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The Daily Wildcat

The Daily Wildcat


    Swim’s tapering key to a fast race

    Mike Christy / Arizona Daily Wildcat

Annie Chandler

Swim meet between the Arizona Wildcats, UNLV Running Rebels, and the Wisconsin Badgers on Friday at Hillenbrand Aquatic Center.
    Mike Christy
    Mike Christy / Arizona Daily Wildcat Annie Chandler Swim meet between the Arizona Wildcats, UNLV Running Rebels, and the Wisconsin Badgers on Friday at Hillenbrand Aquatic Center.

    Collegiate swimming, especially at Arizona, has always been filled with early hours in the pool and strenuous sessions in the weight room. But for the UA swim and dive team, the key to translating that hard work into fast times stems from the complete opposite of hard work — rest.

    The UA swim and dive team travels to Texas this Wednesday morning for their biggest meet of the semester, the Texas Invite, which starts on Thursday. In hopes of capturing a slew of NCAA qualifying times, head coach Frank Busch’s team has been “”tapering”” for the better part of three weeks.

    Tapering is swimmer’s lingo for gradually decreasing the workload and allowing the body some time to heal.

    “”Our bodies are in a constant state of overtraining so we bring those levels down to give your body and your mind a chance to recover,”” said senior co-captain Jack Brown.

    Judging by the workload of the team during the majority of the season, it is clear that healing of the mind and body is a necessity. For most of the season the team’s schedule consists of two-a-day practices starting at 6 a.m. three times during the week, plus lifting and swimming twice during the week and a three-and-a-half hour Saturday practice.

    Sophomore swimmer Alyssa Anderson bluntly described the team’s training regimen.

    “”If you’re lucky, you can squeeze in a nap,”” she said.

    But all the rest is well earned, given the swimmer’s time to recover after months of intense practicing.

    “”Our bodies are basically put through the grinder,”” said senior Annie Chandler. “”We run and lift and swim and kick, so if one of those things doesn’t kill you, then I don’t know, you’re super-human.””

    Needless to say, for the majority of the season the UA swimmers are exhausted and physically beaten up. So how can a bunch of physically and mentally drained athletes compete at a national championship level? By tapering.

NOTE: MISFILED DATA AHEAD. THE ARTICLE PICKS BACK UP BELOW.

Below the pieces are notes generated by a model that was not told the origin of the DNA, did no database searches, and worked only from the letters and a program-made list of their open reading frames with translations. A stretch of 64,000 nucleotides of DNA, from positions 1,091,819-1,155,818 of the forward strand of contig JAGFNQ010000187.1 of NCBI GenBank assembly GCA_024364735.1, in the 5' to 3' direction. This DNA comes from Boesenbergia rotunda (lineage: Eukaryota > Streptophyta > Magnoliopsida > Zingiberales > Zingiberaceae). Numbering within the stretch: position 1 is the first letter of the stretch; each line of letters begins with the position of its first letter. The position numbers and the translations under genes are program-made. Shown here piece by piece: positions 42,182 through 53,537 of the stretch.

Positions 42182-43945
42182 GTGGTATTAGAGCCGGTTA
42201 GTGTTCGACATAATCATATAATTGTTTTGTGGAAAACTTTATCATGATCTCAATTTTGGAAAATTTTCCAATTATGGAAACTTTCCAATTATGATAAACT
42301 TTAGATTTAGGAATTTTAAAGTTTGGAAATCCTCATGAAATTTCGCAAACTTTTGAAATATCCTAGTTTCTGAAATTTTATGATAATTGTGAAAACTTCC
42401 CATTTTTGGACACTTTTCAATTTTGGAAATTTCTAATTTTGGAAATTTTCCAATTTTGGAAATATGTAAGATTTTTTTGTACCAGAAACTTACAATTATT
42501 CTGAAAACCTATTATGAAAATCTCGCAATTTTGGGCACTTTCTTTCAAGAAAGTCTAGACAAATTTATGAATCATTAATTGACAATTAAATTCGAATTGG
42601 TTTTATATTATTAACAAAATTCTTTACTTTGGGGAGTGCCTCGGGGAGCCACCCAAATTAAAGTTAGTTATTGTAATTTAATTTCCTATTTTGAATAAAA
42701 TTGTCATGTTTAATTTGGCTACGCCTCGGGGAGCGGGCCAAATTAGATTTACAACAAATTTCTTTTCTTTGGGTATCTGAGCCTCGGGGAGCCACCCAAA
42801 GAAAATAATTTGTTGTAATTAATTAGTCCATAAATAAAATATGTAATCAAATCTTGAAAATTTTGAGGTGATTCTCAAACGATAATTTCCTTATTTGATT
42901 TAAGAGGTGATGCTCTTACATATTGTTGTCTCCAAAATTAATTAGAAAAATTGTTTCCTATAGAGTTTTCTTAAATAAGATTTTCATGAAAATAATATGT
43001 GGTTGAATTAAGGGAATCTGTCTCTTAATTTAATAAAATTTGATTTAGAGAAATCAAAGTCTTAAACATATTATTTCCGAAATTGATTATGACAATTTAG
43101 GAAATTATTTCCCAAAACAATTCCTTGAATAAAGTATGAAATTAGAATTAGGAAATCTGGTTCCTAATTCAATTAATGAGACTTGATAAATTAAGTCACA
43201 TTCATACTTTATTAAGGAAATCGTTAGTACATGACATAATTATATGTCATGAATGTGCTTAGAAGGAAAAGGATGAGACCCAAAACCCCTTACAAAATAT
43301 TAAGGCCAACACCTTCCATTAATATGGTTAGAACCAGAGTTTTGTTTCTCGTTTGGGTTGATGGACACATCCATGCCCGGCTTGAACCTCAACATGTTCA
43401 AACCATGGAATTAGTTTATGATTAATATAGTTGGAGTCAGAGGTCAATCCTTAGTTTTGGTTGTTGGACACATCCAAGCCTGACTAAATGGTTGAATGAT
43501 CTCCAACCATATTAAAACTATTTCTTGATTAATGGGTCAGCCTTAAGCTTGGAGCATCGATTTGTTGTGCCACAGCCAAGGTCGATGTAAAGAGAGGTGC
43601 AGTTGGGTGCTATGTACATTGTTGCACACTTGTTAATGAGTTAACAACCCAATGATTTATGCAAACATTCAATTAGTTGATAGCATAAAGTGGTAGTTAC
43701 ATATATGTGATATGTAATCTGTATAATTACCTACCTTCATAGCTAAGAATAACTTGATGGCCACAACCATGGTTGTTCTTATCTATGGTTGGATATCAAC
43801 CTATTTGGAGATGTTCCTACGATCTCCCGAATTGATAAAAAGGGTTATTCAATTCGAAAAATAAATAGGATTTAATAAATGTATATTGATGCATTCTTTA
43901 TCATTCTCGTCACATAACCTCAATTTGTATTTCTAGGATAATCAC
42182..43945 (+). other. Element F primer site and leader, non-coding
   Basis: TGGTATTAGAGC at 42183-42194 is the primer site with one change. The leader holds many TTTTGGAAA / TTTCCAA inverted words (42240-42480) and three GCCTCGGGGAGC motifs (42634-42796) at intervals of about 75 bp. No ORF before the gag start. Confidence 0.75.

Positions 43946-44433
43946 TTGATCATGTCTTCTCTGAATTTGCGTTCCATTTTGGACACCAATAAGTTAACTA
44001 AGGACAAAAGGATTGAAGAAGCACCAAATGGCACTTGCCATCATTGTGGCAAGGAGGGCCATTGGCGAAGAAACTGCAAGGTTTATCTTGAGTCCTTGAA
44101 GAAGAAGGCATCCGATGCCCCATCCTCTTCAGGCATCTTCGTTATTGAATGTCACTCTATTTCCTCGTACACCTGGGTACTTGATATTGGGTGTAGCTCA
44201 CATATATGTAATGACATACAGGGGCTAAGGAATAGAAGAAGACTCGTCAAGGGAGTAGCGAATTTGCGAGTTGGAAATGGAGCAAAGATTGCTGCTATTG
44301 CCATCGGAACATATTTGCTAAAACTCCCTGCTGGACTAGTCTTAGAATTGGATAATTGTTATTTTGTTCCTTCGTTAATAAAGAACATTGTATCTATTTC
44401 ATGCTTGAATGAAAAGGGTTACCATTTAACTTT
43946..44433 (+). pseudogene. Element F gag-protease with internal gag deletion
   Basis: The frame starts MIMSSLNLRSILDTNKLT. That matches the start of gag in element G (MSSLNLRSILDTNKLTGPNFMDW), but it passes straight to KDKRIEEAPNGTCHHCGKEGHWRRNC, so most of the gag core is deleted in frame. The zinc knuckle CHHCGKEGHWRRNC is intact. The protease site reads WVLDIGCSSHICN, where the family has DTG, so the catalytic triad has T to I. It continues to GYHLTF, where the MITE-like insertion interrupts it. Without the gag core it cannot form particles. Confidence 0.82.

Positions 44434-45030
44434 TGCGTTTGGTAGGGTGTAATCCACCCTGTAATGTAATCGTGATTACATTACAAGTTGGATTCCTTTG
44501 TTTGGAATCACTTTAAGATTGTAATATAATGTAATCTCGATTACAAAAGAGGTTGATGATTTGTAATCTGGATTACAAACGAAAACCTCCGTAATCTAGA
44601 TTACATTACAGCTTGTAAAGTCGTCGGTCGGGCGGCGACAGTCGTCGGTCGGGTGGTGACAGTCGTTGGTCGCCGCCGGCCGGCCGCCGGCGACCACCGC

The team stopped lifting weights a few weeks ago and have gradually decreased the amount of yardage they swim on a daily basis.

    “”You get your rest and you feel like you have a new body, because you really do,”” Chandler said. “”It makes you appreciate feeling good in the water because for the majority of the season we do feel like crap in the water.””

    While the team feels “”like crap in the water”” for most of the season, when a big meet is on the horizon, tapering is the perfect remedy for the pain and the reason for success.

    “”You feel like you’re pulling a ton of water every stroke and you’re not getting tired,”” added senior swimmer Jordan Smith. “”It’s a huge difference.””

    As a result of tapering, the swimmers feel better and faster, and they know that they feel faster in the water, which should result in some fast times.

    Arizona is always near the top of the pack at the Texas Invite, and tapering is one of the biggest reasons why. In fact, Chandler cited Arizona’s extensive tapering for the Texas Invite as the main reason for their continual success at the meet.

    “”I’ve talked to swimmers from other college programs and just listening to what they do and how they feel during the season,”” Chandler said. “”I know they don’t get nearly as broken down as we get.””

    Hopefully for the Wildcats, another year of November tapering leads to another year of Texas Invite success.

    “”I’m excited to see everybody swim,”” Smith said. “”This meet’s a lot of fun for us because we consistently do well here and have some crazy swims.””

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